Attached to one edge of the lead belt 66 is drive belt 44 which is driven by sprocket wheel 42 so as to move belt 66 and hence grid reciprocation guide 46 and grid 30 in the longitudinal direction 36 to follow the sweeping fan beam 24 when the sprocket wheel 42 is rotated. Belt guides 47 provide surfaces to support the belt 66 as it moves around the film cassette 68 and exposure detector 34. The moving grid 30 and belt 66 are isolated from the imaged body 26 by radiolucent lower compression plate 70 which forms the top surface of enclosure 72.

Referring to FIG. 3, sprocket wheel 42 is driven by sweep motor 40 which is synchronized to the sweeping of the fan beam 24 so as to hold the guide 30 within the fan beam as it sweeps longitudinally across the surface of the medium 32. During the longitudinal sweeping motion of the grid reciprocation guide 46 and hence the grid 30, the grid 30 is reciprocated transversely by reciprocation arm 48. A follower 54, attached to the free end of the reciprocation arm 48 fits within longitudinal reciprocating track 52 which is orientated to allow the grid 30 and reciprocation arm 48 to move in a longitudinal direction while maintaining contact with the reciprocating track 52 through the follower 54. Attached to each end of the reciprocation track 52 are racks 56 fitted in turn to pinions 58 which move the reciprocating track 52 back and forth in the transverse direction 35 when the pinions 58 are rotated back and forth. The rotation of the pinions 58 is accomplished through a pinion drive shaft 60 by means of reciprocation motor 62. Attached to reciprocation motor 62 is a position encoder 64 which produces precise position feedback information regarding the reciprocation of the grid 30.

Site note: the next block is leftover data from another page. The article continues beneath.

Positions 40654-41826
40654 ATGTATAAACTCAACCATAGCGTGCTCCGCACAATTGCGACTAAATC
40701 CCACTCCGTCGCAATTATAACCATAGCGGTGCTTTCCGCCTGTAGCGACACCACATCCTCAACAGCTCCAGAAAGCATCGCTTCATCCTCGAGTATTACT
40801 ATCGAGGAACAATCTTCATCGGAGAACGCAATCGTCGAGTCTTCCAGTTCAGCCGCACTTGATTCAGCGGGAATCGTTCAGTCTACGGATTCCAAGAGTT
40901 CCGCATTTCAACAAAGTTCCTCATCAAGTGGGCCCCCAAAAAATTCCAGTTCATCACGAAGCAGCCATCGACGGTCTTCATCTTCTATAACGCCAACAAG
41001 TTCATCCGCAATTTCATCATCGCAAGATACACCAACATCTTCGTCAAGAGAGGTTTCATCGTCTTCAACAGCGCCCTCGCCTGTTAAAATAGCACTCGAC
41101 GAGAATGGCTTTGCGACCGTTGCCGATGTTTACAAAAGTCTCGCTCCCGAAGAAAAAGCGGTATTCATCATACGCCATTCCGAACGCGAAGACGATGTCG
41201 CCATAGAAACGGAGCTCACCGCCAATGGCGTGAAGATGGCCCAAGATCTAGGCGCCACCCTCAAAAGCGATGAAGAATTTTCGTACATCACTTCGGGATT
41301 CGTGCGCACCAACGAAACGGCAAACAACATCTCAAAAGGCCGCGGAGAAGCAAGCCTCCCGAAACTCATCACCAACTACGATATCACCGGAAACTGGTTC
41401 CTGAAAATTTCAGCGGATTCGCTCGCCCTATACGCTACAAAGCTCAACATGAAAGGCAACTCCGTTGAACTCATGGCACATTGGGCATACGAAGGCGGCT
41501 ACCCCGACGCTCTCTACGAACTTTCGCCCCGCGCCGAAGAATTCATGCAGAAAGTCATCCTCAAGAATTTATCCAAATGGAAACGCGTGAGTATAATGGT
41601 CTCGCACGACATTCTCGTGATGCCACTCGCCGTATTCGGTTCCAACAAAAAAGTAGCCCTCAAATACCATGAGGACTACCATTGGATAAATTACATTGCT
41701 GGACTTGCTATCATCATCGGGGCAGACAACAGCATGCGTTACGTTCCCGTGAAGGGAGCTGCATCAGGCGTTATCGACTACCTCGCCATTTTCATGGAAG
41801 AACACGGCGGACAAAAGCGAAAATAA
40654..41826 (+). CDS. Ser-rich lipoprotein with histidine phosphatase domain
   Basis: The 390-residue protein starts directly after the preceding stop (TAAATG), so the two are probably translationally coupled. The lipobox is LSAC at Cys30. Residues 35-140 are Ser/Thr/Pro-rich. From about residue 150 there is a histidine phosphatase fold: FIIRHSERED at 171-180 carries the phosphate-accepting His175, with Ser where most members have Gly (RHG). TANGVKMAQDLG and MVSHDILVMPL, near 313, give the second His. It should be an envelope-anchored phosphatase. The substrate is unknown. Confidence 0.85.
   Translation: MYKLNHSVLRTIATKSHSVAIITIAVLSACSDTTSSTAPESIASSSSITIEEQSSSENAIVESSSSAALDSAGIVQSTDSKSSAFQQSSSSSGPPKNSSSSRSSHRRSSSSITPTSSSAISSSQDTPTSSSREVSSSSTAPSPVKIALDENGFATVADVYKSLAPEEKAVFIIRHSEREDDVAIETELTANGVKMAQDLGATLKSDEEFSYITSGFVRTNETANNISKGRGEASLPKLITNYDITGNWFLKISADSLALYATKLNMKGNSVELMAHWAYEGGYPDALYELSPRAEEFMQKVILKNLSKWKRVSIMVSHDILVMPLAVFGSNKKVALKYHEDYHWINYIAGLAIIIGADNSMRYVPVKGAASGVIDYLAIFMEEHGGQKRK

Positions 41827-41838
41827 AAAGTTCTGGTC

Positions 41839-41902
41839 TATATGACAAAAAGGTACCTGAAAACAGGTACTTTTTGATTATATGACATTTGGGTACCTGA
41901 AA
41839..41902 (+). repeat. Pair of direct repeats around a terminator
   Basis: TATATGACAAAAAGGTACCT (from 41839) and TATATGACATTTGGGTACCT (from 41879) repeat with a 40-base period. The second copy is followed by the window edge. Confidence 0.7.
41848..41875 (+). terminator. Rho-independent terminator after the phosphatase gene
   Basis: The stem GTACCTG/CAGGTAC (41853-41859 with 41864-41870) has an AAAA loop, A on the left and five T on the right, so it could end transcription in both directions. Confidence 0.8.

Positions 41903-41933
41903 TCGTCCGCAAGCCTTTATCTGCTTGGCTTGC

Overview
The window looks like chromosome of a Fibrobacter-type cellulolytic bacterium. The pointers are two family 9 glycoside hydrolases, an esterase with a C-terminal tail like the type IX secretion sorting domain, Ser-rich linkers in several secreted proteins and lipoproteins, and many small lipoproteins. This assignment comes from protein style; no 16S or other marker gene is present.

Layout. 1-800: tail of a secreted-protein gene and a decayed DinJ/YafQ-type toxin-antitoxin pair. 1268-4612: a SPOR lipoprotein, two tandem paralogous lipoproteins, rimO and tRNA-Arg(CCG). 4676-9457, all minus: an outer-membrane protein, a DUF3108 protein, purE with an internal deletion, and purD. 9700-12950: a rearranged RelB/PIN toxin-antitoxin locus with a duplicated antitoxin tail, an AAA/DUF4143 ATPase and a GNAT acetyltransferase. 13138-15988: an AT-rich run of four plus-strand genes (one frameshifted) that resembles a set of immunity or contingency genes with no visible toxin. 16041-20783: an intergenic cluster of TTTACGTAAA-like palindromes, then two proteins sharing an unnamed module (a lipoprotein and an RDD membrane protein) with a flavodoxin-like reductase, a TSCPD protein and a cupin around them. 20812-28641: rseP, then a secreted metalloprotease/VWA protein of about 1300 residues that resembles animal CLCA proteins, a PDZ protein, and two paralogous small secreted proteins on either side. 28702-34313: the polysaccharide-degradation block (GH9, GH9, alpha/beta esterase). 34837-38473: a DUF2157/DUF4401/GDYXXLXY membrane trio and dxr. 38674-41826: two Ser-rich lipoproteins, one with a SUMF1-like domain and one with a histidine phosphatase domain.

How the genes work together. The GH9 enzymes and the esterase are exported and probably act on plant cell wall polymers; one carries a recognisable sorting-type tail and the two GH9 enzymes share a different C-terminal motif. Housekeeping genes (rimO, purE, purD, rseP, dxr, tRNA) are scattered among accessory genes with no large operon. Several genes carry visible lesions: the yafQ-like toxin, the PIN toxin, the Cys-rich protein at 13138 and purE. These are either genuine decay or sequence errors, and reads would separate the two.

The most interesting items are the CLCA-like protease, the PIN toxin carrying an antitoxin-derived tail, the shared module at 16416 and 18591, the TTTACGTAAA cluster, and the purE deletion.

Extending from the lower surface of the reciprocation arm 48 is metal finger 50. Referring to FIG. 7, the metal finger 50 serves alternately to interrupt the light beam of one of two optical interrupters 108. Each optical interrupter contains a light emitting diode 104 and a semiconductor photo-detector 106 which operate together to produce a signal when the metal finger 50 has reached either of two reference points 112 in its reciprocating motion 38 prior to the ends of its reciprocating travel 110. As will be described below, the x-ray beam may be stopped during the time the metal finger 50 blocks either optical interrupter 108. In this case, the metal finger 50 is adjusted to interrupt the optical interrupters 80 during grid reversal, that is, the distance in the grid's reciprocation when the vane 98 motion is not constant. The distance between the reference point 112 and the end of the reciprocating travel 110 determines by what percentage the x-ray exposure will be reduced. As will be apparent to one skilled in the art, this percentage may be adjusted by changing the position and width of the finger 50 and the distance between the optical interrupters 108.